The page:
Anthony Weiner Resigns as Hecklers Disrupt Press Conference
Congressman Anthony Weiner has resigned following the scandal in which he admitted to sending messages with sexual content to a number of women.
"I'd hoped to be able to continue the work that the citizens of my district elected me to do – to fight for the middle class and those struggling to make it," Weiner told reporters at a press conference on Thursday Sheepshead Bay, Brooklyn, where his political career first took off when he was elected to the City Council in 1992. "Unfortunately, the distraction that I have created has made that impossible, so today I am announcing my resignation from Congress."
During the announcement, Weiner spoke for a little more than four minutes, continuing on despite a disruption from the crowd.
At one point a heckler shouted, "Bye bye, pervert."
Weiner, 46, expressed his gratitude to his constituents, colleagues and his family, particularly his wife Huma Abedin, 35, an aide to Hillary Rodham Clinton, who was noticeably not at his side during the announcement. "I'm here today to again apologize for the personal mistakes I have made and the embarrassment I have caused," he said. "I made this apology to my neighbors and constituents, but I make it in particular to my wife, Huma."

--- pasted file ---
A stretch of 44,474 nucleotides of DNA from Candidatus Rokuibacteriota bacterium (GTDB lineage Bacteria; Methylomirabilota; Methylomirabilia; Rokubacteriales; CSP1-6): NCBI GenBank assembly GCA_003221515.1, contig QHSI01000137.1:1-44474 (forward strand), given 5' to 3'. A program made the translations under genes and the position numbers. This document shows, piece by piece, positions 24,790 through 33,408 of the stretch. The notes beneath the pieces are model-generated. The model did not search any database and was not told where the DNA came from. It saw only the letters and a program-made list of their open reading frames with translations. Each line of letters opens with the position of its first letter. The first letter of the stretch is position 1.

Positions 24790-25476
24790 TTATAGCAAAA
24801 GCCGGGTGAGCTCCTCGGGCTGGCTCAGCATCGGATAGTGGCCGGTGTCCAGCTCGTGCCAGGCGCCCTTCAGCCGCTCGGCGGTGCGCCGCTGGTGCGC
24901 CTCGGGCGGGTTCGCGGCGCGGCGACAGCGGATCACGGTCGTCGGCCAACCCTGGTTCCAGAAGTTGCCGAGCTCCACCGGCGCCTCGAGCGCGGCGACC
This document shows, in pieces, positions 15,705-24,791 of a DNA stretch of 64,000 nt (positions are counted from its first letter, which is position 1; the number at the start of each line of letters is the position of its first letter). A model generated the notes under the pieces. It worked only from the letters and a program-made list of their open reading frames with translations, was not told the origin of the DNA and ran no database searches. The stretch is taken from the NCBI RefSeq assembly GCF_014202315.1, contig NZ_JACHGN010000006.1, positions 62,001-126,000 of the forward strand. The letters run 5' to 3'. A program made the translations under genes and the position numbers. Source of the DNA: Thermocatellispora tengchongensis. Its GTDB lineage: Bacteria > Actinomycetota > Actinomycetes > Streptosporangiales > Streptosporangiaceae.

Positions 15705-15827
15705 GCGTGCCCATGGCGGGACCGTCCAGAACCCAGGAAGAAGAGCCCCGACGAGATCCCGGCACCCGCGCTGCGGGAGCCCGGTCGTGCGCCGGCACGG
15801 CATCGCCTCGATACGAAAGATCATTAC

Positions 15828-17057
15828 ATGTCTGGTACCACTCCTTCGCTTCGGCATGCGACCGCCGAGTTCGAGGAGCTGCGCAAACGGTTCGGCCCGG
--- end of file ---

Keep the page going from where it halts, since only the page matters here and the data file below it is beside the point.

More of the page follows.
Weiner, the U.S. Representative for New York's 9th congressional district, which includes parts of Brooklyn and Queens, sent a suggestive image via Twitter to a woman in Washington State. He initially said his account had been hacked, but soon admitted to sending the message.
The congressman, who got married last summer, has acknowledged "six inappropriate relationships over the past three years" with women over the Internet.
Calls for his resignation had been growing in recent days, both inside and outside the House of Representatives. Leading the cry in the House was minority leader Nancy Pelosi, the leader of Weiner's Democratic party in the chamber. Constituents also protested outside Weiner's Queens offices on Sunday.
By Thursday morning, rumors swirled that the congressman had already debriefed House leaders about his plans to resign.
Weiner, who was previously considered a possible front-runner to succeed New York Mayor Michael Bloomberg in 2013, had said he would ask only for a temporary leave from the House as he sought treatment for his problems, but that notion did not appease his critics.
Weiner's wife, Huma Abedin, 35, an aide to Hillary Rodham Clinton, is also pregnant with the couple's first child.